Poop: the Gold Standard of Friendship

Walking up to Hudson’s paddock I see Bella.

“Did I go too far?”‘ she asks, “TMI?”.

“I don’t think so…?”, I reply, mentally scrolling through our recent interactions.
“Because I don’t have any idea what you’re talking about?” (The “huh?” reply: a good indicator that all is well in a friendship.)

“I sent you a picture of Hudson’s poop.”, she says.

I throw my arms around her, choking on sobs of relief and gratefulness.

She barely fends me off. “No Jane! I woke up with a cold.” Aw, sniffle sniffle, she doesn’t want me to catch it. She’s such a good friend. I pull myself together before I start sobbing about what a good friend I have. (Um. It was a rough week?)

Instead, I say, “I didn’t get the pic, but it means a lot that you sent it”.

We both turn and stare at Hudson, source of poop and human bonding.

His ears prick. The thought bubble over his head clearly calculates: mom plus former mom equals FOOD. He swivels an ear to alert Woodrow to pay attention. Woodrow lifts his head swiftly, and begins to amble carefully down the muddy hill, eyes on the ground, ears on us, nostrils testing the air quality for any hint of a treat.

It hits me, how refined the tools are that horses use to “see”. It’s…so cool.

Hudson’s had digestive issues. For the non-horsey, this isn’t like a human having digestive issues. It’s more like a human nicked an artery, and you’re doing everything you can to repair the problem and prevent the nick from widening, so the human doesn’t bleed out.

While he looks fantastic, his teeth weren’t doing the whole chewing hay properly thing, as his other end so aptly reported. Woodrow needed his teeth checked as well, so off to the dentist they went. (Hudson is missing a tooth, which can throw off his bite, floating wouldn’t be sufficient.)

Knowing they would both be slightly worse after the dentist (sore mouths aren’t going to chew better, even if the teeth are capable, and there’s the anesthesia, which slows gut motility) we were prepared to up their ration of easily digestible pellets.

It’s true: horse people are all veterinarians-in-training.

We hand walk them to get their guts active, and help move the anesthetic out of their systems.

They both needed Bute (Aspirin, for our non-horsey) to eat even the mushy pellets. Bute can upset the stomach. So can an empty stomach combined with pain. So can a stomach coming out of anesthetic. Tricky.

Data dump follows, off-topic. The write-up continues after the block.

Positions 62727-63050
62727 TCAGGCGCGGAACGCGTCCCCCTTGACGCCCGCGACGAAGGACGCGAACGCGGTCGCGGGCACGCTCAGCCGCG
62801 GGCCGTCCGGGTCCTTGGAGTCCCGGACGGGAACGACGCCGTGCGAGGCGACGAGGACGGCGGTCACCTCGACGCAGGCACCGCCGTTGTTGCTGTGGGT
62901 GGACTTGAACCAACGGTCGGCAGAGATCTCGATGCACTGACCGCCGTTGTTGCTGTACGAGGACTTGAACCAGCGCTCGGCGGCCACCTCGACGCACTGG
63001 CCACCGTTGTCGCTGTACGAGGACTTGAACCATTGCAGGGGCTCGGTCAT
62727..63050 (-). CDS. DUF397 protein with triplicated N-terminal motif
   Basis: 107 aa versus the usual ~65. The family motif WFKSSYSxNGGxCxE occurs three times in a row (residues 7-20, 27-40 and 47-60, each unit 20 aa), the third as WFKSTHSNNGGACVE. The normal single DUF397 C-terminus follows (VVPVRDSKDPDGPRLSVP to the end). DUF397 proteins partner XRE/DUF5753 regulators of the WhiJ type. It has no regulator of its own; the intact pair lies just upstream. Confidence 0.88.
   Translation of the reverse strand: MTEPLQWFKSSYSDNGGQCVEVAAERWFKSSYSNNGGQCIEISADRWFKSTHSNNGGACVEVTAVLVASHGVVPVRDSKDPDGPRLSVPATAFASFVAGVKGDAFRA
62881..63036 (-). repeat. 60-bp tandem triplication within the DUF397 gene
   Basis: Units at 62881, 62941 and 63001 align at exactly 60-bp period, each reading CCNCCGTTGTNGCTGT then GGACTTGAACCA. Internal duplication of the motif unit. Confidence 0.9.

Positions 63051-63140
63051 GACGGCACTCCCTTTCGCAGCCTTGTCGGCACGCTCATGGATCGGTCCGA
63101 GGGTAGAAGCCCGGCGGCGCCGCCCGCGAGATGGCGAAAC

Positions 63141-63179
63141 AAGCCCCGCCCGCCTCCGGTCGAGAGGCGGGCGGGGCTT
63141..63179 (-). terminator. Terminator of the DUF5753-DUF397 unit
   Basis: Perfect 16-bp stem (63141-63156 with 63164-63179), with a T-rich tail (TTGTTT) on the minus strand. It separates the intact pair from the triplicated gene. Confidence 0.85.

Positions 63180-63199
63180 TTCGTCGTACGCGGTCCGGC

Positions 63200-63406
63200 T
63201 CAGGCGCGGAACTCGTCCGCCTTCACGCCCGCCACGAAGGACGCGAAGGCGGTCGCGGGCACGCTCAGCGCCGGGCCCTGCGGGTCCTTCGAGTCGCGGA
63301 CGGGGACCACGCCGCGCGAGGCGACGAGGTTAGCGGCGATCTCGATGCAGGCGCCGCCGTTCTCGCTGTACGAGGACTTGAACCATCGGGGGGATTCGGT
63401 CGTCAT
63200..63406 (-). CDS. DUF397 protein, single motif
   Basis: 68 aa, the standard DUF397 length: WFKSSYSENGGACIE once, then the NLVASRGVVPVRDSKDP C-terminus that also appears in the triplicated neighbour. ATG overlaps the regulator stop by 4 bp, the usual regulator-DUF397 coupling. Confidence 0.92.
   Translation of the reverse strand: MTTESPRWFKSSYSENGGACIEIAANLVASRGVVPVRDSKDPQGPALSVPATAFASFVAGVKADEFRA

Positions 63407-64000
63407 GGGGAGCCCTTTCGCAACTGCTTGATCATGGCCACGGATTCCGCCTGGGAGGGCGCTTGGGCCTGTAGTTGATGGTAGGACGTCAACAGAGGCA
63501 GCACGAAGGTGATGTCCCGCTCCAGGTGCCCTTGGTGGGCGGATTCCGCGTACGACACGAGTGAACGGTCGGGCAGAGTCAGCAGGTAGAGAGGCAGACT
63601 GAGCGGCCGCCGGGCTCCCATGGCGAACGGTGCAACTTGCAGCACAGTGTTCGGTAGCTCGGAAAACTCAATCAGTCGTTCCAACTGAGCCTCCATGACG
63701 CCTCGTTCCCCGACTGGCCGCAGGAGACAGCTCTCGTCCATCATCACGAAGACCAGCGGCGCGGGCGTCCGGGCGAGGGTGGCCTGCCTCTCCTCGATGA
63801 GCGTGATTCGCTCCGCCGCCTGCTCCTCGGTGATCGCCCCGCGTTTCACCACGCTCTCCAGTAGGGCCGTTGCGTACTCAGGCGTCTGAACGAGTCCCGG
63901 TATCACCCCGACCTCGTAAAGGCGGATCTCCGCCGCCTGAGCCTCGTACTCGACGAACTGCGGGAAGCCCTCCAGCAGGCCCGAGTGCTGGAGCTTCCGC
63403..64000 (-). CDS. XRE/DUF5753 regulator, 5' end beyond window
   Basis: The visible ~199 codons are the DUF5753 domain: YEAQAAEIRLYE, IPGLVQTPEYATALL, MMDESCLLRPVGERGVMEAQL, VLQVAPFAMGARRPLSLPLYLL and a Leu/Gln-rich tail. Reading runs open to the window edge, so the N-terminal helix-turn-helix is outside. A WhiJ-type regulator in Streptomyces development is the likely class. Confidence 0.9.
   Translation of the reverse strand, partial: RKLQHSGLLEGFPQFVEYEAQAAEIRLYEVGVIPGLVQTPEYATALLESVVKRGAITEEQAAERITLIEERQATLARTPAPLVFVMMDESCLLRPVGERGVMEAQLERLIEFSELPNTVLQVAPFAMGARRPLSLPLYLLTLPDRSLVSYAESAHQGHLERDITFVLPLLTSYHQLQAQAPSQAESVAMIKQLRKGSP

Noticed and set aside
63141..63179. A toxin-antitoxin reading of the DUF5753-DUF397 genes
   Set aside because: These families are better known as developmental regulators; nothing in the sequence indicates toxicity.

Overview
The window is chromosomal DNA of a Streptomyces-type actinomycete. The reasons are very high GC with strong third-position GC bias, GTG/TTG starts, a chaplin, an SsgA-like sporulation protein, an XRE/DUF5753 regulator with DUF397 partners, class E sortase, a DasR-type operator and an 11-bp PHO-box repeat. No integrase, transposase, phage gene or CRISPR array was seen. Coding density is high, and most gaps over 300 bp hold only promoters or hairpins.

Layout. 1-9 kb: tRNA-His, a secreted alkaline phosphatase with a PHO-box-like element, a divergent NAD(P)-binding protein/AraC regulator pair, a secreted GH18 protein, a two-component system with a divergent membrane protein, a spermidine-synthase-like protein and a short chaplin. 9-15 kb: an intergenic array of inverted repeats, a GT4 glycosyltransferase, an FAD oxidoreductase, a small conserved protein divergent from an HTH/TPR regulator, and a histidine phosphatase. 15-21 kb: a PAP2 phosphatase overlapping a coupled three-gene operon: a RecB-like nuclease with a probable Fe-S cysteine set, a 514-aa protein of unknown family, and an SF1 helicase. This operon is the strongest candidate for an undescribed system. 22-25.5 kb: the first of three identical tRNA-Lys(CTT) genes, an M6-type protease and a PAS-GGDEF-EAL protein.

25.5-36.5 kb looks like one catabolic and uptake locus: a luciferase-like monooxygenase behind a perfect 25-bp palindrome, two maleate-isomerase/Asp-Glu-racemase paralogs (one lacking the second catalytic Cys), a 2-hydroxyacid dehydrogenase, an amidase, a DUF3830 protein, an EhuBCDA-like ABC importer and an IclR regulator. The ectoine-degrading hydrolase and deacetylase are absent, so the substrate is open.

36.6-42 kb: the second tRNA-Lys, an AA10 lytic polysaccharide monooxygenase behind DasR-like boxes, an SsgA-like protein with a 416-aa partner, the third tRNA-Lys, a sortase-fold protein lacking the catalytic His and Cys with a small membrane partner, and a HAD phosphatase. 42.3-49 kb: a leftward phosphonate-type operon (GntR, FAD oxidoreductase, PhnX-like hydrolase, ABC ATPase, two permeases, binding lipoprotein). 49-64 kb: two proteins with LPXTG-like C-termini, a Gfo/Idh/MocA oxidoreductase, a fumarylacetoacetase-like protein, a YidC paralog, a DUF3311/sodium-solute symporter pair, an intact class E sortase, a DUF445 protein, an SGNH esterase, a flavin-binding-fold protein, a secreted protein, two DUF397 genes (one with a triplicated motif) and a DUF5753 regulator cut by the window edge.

This is the start of the Jane Is Worried Sick week. I believe worrying before it’s necessary will prepare me for future events. I blame this on the Girl Scouts. (I took “Be Prepared” a bit too seriously.)

Every day brought about tweaks to the get-normal program. More pellets, less Bute, etc. Finally, I hit on Hudson’s magic balance: adding dry bran, upping pellets even more, and feeding insulting him with a slurry of aloe juice and powdered slippery elm bark.

(Probably time passing had a lot more to do with it, but I need to believe I helped.)

Bella and I took turns checking on, walking, and feeding the boys twice a day. Woodrow was digesting better, but had a much more difficult time with pain and the after effects of sedation and dental work. He took it very hard. It showed up in whole-body muscle spasms.

As he recovered, I’d send photos of him happily rolling, or bucking, and send them to Bella at work: look how much better he feels this morning!

And Bella took a picture of a decent poop, and sent it to me, knowing it was my relief-equivalent of seeing a good buck.

Does it get any better than a friend who sends you a photo of poop?

Nope. Golden.

How about you?

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16 thoughts on “Poop: the Gold Standard of Friendship

  1. sexinthelibrary

    Jane: beet pulp is an excellent feed for horses with chewing/digestive disorders. Basically the same nutrients as hay, but easier to chew/digest AND (because you soak it 20 minutes to 12 hours before feeding) it helps tremendously with hydration *and poop*!

    Informative link from an equine nutritionist: http://shady-acres.com/susan/beetpulp.shtml

    Hilariously funny link about beet pulp from the same author (pee before reading): http://shady-acres.com/susan/squirrel.shtml

    message me privately if you want a beet pulp tutorial!

    Reply
    1. theliteraryhorse Post author

      Definetly looking into it, if he doesn’t adjust SOON. He’s stable at the moment. Occured to me he probably was low on electrolytes from before we staunched the, er, flow.
      Made a huge difference in reregulating his system.

      Reply
  2. Nickthehorse

    Oooo – the aloe juice and slippery elm powder is a favorite of mine when the ponies are stressed, competing, or have an upset tummy. Really does seem to help and guard against ulcers.

    Reply
  3. jenj

    I just sent this to my BFF, with whom I have exchanged many pictures of our horse’s respective poo.

    Thanks for letting me know that I’m not the only one. 😉

    Reply
  4. satchmo

    My friend’s guy got an intestinal nasty last year- probios , antibiotics, gatorade, the whole barn on alert…. and many poop pics sent to her at the office. Thank buddha for iphones. Gives NSFW a whole new meaning.

    Reply

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